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337 APPENDIX C plot (Figure C.3). Such an analysis shows the locus of a notional mission compared to the historical experience of complexity versus cost for other missions. The expectation is that a proposed mission is on the road to success if the locus of the cost (and schedule) versus complexity point lies in the vicinity of the data for successful mis- sions in the past. CATE RESULTS FOR PRIORITY MISSIONS Results for the priority missions selected by the committee and analyzed using the Aerospace Corporation’s CATE methodology are presented in Boxes C.1 through C.15 (in approximate order of the target object’s distance from the Sun). The full text of the studies for each of the missions is provided on the CD included with this report. Acronyms used in Boxes C.1 through C.15 are defined in Appendix F. Images of the missions were obtained from the respective mission studies. The missions are as follows: • Venus Climate Mission (Box C.1); • Lunar Geophysical Network (Box C.2); • Mars Astrobiology Explorer-Cacher (Box C.3); • Mars Astrobiology Explorer-Cacher Descope (Box C.4); Mars Sample Return Lander and Mars Ascent Vehicle (Box C.5);7 • Mars Sample Return Orbiter and Earth Entry Vehicle (Box C.6);8 • • Io Observer (Box C.7); • Jupiter Europa Orbiter (Box C.8); • Trojan Tour and Rendezvous (Box C.9); • Saturn Probe (Box C.10); • Titan Saturn System Mission (Box C.11); • Enceladus Orbiter (Box C.12); • Uranus Orbiter with Solar-Electric Propulsion and Probe (Box C.13); • Uranus Orbiter and Probe (No Solar-Electric Propulsion) (Box C.14); and • Comet Surface Sample Return (Box C.15). These missions were chosen by the committee on the basis of their strong science return and their potential technical readiness.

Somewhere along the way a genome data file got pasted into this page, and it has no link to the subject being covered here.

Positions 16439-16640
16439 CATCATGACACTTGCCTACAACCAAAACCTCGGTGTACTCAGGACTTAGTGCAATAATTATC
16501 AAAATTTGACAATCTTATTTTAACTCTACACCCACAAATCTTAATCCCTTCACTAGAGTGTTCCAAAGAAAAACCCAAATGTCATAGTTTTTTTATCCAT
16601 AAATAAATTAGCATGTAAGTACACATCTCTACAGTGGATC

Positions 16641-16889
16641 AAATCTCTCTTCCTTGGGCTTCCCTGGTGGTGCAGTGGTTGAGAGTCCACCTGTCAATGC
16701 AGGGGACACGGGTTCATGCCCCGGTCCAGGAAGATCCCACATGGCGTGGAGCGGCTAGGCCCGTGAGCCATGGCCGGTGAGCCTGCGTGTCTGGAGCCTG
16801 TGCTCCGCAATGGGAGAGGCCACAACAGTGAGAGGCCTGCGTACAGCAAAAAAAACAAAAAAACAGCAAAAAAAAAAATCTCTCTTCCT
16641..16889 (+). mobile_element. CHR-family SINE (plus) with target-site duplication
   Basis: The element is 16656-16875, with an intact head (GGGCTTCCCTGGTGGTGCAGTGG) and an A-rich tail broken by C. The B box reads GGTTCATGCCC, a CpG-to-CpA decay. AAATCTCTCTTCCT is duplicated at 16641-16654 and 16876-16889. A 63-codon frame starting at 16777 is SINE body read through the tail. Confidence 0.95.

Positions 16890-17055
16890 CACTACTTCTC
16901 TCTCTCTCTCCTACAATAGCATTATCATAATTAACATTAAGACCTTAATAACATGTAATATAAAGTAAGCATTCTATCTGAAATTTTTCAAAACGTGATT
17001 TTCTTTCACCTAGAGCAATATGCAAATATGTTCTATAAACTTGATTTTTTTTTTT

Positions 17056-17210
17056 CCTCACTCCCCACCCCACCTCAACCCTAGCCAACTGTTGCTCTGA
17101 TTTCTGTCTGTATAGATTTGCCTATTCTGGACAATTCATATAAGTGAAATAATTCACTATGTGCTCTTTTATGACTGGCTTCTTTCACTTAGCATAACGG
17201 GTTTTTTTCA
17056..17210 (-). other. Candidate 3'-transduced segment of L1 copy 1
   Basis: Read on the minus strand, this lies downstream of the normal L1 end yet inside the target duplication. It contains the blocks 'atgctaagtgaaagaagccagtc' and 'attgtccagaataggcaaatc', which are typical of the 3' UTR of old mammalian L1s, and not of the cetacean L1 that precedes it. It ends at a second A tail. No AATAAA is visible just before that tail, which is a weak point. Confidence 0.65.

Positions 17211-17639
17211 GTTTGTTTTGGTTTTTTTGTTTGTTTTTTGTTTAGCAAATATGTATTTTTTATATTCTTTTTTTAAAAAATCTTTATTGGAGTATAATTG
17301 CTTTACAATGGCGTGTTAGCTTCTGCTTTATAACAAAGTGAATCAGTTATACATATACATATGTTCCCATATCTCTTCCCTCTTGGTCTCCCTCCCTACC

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338 VISION AND VOYAGES FOR PLANETARY SCIENCE BOX C.1  Venus Climate Mission   Carrier Spacecraft and Entry Flight System  Key Challenges    • Multiple Element Communications Architecture  High Gain Antenna   1.7 m Diameter – Critical Mini‐Probe/Dropsonde science data are relayed  Aeroshell through Gondola/Balloon to Carrier to Earth.  Support Structure – Mini‐Probe must communicate with Balloon/Gondola  during inflation process.  Reaction Wheel (4X) – It is a challenge to predict Gondola/Balloon location for  Avionics Radiator Propulsion Tank (2.85 m2) Support Structure reacquisition.  • High‐Tempo Operations near Venus Orbit Insertion (VOI)  Closeout Panel – VOI is 2 hrs prior to Entry Flight System (EFS) entry.  Solar Array = 5.0 m2 – Mini‐Probe is jettisoned minutes after EFS entry.  • T ime Elapsed Since Heritage System Development  Carrier Spacecraft  Entry Flight System – Study uses Pioneer Venus and Galileo Probe as basis for  several estimates.  • Potential for Carrier Spacecraft Instrument Growth Science Objectives  Key Cost Element Comparison  • Examine the Venus atmosphere  3.0 – Improve understanding of the current state and  Cost Threats evolution of the strong CO2 greenhouse climate  $ 2 .4 B Reserves Es�m ated Cost ( FY 15 $B) • Improve modeling of climate and global change on  Launch Vehicle 2.0 Earth‐like planets  Phase E Costs and Educa�on $ 1 .6 B and Public Outreach • Key science issues addressed:  Pre-launch Ground – Characterize the CO2 greenhouse atmosphere of Venus  Flight System – Characterize the dynamics of Venus’s superrotating  1.0 Instruments atmosphere  Project Management/Systems – Constrain surface/atmosphere chemical exchange  Engineering/Mission Assurance Phase A – Determine origin of Venus’s atmosphere  0.0 – Understand implications for climate evolution of Earth Project CATE Key Parameters  Cost Risk Analysis S Curve  • Carrier Spacecraft  100 – V isible/Infrared Imager  90 Distribu�on Cumula�ve Probability (%) • Gondola/Balloon  80 CATE es�mate – Atmospheric Structure Investigation, Nephelometer   70 Design center es�mate – Neutral Mass Spectrometer  CATE without cost threats 60 – Tunable Laser Spectrometer  50 – Net Flux Radiometer  40 • Mini‐Probe (one) and Dropsondes (two)  30 – Atmospheric Structure Investigation (All)  20 – Net Flux Radiometer (All)  10 – Neutral Mass Spectrometer (Mini‐Probe only)  0 2 • 5 m  Gimbaled Solar Array on Carrier Spacecraft  1.0 1.5 2.0 2.5 3.0 • Launch Mass:  3,984 kg Es�mated Cost ( FY 15 $B)